Living in southwest Austin years ago, a commute to his downtown Austin job wasn't a problem for Larsen. But with a wife, four kids, a dog and a cat, a larger house became ideal. But it was too expensive for the family and they made the move to Leander. It was good for the wallet but would require a two-hour commute downtown by car.
"My wife said, ‘hey, there's a train.’ I was skeptical, but she loaded up the kids and the dog in the van and from downtown, she raced me—I took the train,” he said. Larsen won in their test to see who got to the Leander station first.
Now, he takes the train regularly, saying it allows him to connect to the WiFi on the ride and relax.
But others in Leander aren’t as keen on a Cap Metro partnership. Plastering signs around the city saying “Stop wasting taxes on CapMetro,” some are pushing to leave due to the 1% sales tax the transportation authority collects for providing service. It comes out to $10 million annually and is expected to grow with the population.
“That’s hardly anything for access to a 32-mile commuter rail that connects us to Project Connect,” Larsen said.
(Keep Leander Connected)
Project Connect, a $7.1 billion transit system expansion voters approved in November 2020, is underway with designs being explored, like the Blue Line light rail that has a path from the airport to downtown.
Larsen noted the future convenience of that, especially when family visits. “They’ll be able to take a train from the Austin airport to Leander one day,” Larsen said.
Larsen says that efforts to carry on with business as usual with Cap Metro are with the rest of the community in mind, noting that seniors, students, and people with disabilities rely on public transit. He also says people from Burnet and even Georgetown come to Leander to use the train and that they could be shredded of a way into the Greater Austin area.
Leander’s CapMetro partnership has existed since 1985 when voters there and other cities like Manor and Jonestown voted to join. There’s also a team designated for regional partnerships and regional expansion via contract service with other cities in Central Texas.
Now, CapMetro anticipates that “Project Connect will benefit thousands of Central Texans, not just those who live or work in Austin.”
Even if Leander leaves, Project Connect is expected to reach other areas outside the city. The proposed Green Line will run along Capital Metro's existing freight line between downtown Austin to Colony Park, with future extensions to Manor and Elgin.
“Improvements would include developing transit stations along the corridor that will provide great places to connect the community to efficient, reliable transit,” Tawaun Cole, CapMetro Communication and Public Information Officer said in an email to Austonia.
With company relocations and expansions to Central Texas, Larsen also wonders how cutting ties with CapMetro could affect Leander economically.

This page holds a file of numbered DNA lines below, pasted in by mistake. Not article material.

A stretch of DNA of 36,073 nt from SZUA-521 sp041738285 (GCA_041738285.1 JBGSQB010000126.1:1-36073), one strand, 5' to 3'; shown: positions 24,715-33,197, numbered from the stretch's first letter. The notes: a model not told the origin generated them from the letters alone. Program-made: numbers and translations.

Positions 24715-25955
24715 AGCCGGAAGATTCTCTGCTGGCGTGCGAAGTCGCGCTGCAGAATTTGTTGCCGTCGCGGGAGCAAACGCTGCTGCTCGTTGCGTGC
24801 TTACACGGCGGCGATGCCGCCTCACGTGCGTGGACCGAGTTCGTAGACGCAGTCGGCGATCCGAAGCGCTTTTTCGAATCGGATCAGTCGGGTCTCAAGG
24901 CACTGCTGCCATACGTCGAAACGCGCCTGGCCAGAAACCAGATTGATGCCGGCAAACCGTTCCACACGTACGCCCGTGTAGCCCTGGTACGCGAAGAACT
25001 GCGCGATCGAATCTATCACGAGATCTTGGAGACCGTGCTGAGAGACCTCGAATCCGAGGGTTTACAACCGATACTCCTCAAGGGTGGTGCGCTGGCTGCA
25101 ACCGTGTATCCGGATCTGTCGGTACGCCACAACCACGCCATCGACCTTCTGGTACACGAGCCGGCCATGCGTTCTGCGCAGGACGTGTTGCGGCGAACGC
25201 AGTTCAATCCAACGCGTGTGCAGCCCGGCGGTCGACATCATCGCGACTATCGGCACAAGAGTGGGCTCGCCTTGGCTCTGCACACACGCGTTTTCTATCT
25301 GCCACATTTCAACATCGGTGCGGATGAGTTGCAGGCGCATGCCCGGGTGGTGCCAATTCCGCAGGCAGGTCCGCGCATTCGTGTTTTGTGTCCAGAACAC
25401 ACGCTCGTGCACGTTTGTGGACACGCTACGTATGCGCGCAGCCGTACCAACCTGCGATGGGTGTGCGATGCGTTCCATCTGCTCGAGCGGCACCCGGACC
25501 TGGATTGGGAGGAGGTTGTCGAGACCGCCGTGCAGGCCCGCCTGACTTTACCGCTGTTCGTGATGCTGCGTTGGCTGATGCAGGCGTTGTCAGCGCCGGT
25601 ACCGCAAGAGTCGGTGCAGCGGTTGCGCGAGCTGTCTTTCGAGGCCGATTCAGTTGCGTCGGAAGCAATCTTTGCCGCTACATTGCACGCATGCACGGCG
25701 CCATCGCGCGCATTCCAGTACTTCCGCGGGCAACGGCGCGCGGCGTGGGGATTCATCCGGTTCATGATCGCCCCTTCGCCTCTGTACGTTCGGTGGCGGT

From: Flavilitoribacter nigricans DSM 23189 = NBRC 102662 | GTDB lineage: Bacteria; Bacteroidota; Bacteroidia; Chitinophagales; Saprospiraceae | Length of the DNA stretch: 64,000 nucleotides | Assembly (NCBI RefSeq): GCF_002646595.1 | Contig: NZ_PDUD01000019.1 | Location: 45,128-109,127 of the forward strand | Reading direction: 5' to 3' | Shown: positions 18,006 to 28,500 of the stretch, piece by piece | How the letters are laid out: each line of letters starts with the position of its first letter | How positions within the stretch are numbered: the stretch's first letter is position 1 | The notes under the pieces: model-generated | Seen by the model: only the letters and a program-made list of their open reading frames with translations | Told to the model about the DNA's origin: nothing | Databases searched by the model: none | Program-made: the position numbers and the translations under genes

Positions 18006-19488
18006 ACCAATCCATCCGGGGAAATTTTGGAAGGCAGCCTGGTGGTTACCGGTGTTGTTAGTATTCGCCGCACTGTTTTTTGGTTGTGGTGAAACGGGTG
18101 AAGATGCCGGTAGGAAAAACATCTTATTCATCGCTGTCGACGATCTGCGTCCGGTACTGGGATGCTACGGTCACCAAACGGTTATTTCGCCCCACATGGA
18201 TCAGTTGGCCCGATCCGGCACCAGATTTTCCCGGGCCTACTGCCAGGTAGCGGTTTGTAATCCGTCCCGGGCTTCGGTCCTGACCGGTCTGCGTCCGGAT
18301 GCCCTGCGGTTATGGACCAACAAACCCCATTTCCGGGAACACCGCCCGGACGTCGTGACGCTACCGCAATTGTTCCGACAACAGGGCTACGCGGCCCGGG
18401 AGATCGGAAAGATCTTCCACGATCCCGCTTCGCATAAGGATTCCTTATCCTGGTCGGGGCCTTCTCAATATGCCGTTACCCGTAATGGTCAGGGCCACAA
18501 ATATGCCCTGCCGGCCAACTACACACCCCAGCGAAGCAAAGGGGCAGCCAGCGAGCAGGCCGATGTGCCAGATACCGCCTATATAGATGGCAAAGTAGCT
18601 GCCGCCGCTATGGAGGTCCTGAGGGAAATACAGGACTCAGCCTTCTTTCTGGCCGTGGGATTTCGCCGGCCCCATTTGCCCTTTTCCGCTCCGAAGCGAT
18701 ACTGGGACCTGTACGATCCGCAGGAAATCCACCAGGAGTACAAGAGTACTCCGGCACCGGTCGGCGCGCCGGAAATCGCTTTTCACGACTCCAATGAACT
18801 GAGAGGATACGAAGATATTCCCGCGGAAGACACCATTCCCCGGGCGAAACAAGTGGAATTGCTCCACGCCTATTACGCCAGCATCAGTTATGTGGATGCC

“It might send a signal that Leander is not open to business, that we’re being a little bit illogical here,” Larsen said.
A backup plan is already in place. In March, city council members signed a resolution laying out how the additional 1% general revenue sales tax would be used. It involves creating a dedicated economic development fund, providing public transportation services and expanding city infrastructure.
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Austin police are investigating the killing of Moriah "Mo" Wilson after she was found with gunshot wounds inside an Austin home.
Wilson, a gravel and mountain bike racer, was visiting Austin from Colorado in preparation for the Gravel Locos race on Saturday taking place in Hico, a small town 2 hours from Austin.
On Wednesday, her roommate came home and found Wilson unresponsive with "a lot of blood near her,” police said. It is now being investigated as a suspicious death. No further information on the suspect or motive behind the killing are available at this time.
Wilson recently had become a full-time biker after winning a slew of races in the past year.
Some of your favorite Instagram filters can’t be used in Texas anymore and Austinites are sounding off on social media.
Meta, Facebook and Instagram’s parent company, announced on Wednesday that certain filters would no longer be available in Texas.
The change is a result of Texas Attorney General Ken Paxton’s lawsuit against Meta, alleging the company uses facial recognition technology that violates laws in Texas. A release from Meta says it stopped using facial recognition tech in November 2021 and denies Paxton’s allegations.
Some Austinites bemoaned the shift, saying some of their favorite filters were now unavailable.
This was my FAVORITE filter on @instagram and they done removed it cause I’m in Texas ! Like wowwwwww pic.twitter.com/uX60hdIC0Q
— Pinkyy Montana (@inkstar_pinkyy) May 11, 2022
i heard that instagram filters got banned in texas? what the actual fuck y’all better give me my favorite filter back
— lia 🤍 (@liatootrill) May 11, 2022
loved this stupid filter sm i hate texas pic.twitter.com/DXr9mmUc64
— birthday boy jeno 🎂 (@beabtox) May 12, 2022
But more often than not, locals joked about the ban.
Texas women seeing the filter ban on IG pic.twitter.com/yDMcP3Qtsr
— Christian (Anabolic) Flores (@christian_flo24) May 11, 2022
So, the state of Texas has banned filter use on IG? THE END IS NEAR. 😂
— THE FRANCHISE! Франшиза (@NYCFranchise718) May 12, 2022
And some in-between chose to show off some natural beauty.
I live in Texas, but no filter needed. 😉 pic.twitter.com/A6teRgYMKn
— bad and bruja (@starseedmami) May 11, 2022
filter, no filter..texas women still reign supreme.
— 🎍 (@_sixile) May 11, 2022
Finally, some are trying to cash in on the opportunity.
Texas IG users- if you want to filter your picture cashapp me $1.50 $ErvnYng
— Gemini (@ervn_y) May 11, 2022
Meta said it plans to create an opt-in system for both Texas and Illinois residents, who are facing the same issues.